Than Toan Bridge
Than Toan Covered Bridge and Market
We ventured out on a damp, humid, bitterly cold and rainy morning to see a covered bridge. Most of the fifteen minute journey was passing endless paddy fields, currently underwater due to the rainy season. These must look so glorious in verdant green when the little plants are doing their stuff. This morning even the geese huddled together for comfort. It never said anything about this weather in the books......
We arrived at Than Toan village and saw the bridge in the distance.
We bimbled to the bridge only to find some pushy Chinese had hired a vegetable seller and two models (who were absolutely frozen in their very thin outfits) to make the bridge look more authentic...... Mmmm.
We walked to the other side only to find a motorbike spoiling our view. At least we got to study the ceiling support.
Walking back toward the throng, we looked at the teak supports.
Shivering models in silhouette, pose quaintly.
A quick look at the bridge shrine and a couple of opportunities with the vegetable lady.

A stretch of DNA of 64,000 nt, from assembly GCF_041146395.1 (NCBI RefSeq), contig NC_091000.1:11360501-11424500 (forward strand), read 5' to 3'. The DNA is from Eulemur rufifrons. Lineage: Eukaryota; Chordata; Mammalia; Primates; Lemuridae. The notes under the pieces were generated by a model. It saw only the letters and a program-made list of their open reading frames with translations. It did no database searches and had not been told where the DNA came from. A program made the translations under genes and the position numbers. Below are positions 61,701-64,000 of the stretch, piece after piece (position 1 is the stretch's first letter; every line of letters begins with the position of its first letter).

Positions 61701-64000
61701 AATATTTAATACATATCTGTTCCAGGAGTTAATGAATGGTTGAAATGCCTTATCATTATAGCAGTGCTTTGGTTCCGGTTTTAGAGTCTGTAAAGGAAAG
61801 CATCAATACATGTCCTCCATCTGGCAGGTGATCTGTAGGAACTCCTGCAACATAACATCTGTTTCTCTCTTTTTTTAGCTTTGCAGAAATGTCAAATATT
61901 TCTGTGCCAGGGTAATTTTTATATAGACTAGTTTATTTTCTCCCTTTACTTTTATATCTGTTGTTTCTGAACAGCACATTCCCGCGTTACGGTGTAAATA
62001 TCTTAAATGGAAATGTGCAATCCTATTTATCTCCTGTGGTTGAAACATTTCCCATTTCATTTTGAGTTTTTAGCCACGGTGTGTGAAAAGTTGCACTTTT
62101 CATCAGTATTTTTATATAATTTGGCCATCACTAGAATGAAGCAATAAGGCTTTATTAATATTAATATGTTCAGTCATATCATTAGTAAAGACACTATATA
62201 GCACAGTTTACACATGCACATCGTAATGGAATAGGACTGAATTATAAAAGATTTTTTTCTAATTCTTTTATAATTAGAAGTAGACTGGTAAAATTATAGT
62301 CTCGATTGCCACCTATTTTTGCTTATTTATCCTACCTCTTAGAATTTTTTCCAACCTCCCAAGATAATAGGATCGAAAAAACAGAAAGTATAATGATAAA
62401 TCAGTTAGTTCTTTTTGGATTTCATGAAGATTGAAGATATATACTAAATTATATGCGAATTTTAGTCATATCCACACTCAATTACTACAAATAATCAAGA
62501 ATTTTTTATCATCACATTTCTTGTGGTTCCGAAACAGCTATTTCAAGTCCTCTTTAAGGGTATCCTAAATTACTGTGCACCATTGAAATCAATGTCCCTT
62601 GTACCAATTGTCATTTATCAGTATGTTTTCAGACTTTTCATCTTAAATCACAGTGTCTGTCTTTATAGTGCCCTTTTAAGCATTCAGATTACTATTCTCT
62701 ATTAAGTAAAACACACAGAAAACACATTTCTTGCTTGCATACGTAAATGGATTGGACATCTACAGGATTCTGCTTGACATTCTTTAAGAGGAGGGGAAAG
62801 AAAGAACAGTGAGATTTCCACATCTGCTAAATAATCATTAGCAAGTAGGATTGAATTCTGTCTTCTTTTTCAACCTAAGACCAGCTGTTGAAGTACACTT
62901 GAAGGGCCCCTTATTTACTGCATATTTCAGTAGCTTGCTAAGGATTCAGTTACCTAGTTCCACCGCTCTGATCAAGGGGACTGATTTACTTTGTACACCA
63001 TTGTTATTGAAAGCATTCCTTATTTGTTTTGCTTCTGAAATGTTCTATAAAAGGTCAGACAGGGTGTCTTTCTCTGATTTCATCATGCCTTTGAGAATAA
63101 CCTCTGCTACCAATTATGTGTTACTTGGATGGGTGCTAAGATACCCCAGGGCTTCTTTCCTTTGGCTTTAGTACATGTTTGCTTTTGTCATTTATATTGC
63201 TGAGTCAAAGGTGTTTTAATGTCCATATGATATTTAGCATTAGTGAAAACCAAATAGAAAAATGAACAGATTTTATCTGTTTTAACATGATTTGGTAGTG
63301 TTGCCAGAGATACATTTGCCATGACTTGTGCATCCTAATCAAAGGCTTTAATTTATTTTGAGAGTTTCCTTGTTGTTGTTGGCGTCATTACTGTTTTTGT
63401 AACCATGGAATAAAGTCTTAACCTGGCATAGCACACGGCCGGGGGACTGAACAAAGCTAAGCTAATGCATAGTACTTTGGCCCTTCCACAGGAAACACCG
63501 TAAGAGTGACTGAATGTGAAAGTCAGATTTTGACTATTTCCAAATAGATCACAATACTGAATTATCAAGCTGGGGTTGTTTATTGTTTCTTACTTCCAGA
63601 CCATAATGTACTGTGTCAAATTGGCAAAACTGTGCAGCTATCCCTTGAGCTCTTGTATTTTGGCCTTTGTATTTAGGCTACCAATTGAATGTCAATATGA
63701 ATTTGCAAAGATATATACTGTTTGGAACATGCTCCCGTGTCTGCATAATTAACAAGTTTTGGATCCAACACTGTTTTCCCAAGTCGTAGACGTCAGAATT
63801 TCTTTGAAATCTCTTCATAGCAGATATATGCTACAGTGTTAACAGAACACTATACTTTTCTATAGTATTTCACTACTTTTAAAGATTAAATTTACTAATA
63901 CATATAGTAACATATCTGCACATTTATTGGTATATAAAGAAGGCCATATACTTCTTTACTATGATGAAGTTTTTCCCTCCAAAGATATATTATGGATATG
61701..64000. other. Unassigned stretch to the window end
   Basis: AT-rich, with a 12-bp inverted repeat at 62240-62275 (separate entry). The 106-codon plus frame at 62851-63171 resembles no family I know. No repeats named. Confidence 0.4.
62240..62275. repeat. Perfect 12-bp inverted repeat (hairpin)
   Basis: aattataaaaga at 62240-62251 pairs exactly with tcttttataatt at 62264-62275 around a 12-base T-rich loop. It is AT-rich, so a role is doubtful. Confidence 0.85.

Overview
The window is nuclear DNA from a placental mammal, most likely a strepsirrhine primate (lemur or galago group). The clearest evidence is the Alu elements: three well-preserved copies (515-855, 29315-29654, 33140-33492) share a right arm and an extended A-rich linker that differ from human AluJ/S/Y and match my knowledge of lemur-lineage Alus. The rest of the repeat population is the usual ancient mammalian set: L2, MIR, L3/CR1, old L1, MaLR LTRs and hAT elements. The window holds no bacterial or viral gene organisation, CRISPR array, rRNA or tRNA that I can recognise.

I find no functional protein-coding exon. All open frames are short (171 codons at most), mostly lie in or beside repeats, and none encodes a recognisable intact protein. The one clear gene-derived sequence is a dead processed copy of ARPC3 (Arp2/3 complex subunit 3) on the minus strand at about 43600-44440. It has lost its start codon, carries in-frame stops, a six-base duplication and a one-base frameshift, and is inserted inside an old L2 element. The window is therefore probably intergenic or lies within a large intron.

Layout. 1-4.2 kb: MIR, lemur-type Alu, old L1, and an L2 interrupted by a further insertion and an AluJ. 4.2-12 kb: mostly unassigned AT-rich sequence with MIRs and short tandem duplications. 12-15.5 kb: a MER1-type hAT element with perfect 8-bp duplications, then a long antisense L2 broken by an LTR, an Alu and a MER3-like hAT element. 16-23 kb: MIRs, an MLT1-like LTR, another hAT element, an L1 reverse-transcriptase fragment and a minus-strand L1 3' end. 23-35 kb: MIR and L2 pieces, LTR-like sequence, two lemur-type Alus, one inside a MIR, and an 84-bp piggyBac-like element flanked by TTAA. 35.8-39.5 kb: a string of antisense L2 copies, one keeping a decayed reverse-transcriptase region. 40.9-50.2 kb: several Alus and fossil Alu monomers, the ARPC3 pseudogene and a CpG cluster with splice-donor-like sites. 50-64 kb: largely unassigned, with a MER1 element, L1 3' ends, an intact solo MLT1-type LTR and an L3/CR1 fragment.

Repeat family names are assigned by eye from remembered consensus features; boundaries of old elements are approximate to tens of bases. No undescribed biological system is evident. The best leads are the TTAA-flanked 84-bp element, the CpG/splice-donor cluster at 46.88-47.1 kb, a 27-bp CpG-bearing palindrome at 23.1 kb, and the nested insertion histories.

We left them to it, all flapping ponchos, clicking cameras and trilly voices.
We went to explore the market, not that we wanted to but at least we were heading undercover. We took in the over-burdened two-wheel transport.
Vietnamese markets are all beginning to look the same.
Business was slow on the general stall.
Fish so fresh it was still wiggling.
Butcher-esses, hard at it.
This old lady should be warm at home, not selling a few scraggy bits of cabbage.
Fish prepping at full speed.
Passing the vegetables we went in search of the market shrine. Just about everything has a shrine, kitchen, living quarters, ancestors, street, public, holy ones, pagoda ones.......the list is endless.
Even the interesting tree was adorned with joss sticks.
Finally, we had the bridge to ourselves. The plaque told us it was built in 1776. A rather grand old dame.
We walked toward the ‘modern’ bridge and looked down the river toward the monkey bridge. These are very flimsy affairs, just a couple of bamboo poles supported by a few stilts and a rickety hand rail.
Leaving the village these two big houses seemed rude.
ALL IN ALL IT WOULD BE LOVELY ON A SUNNY DAY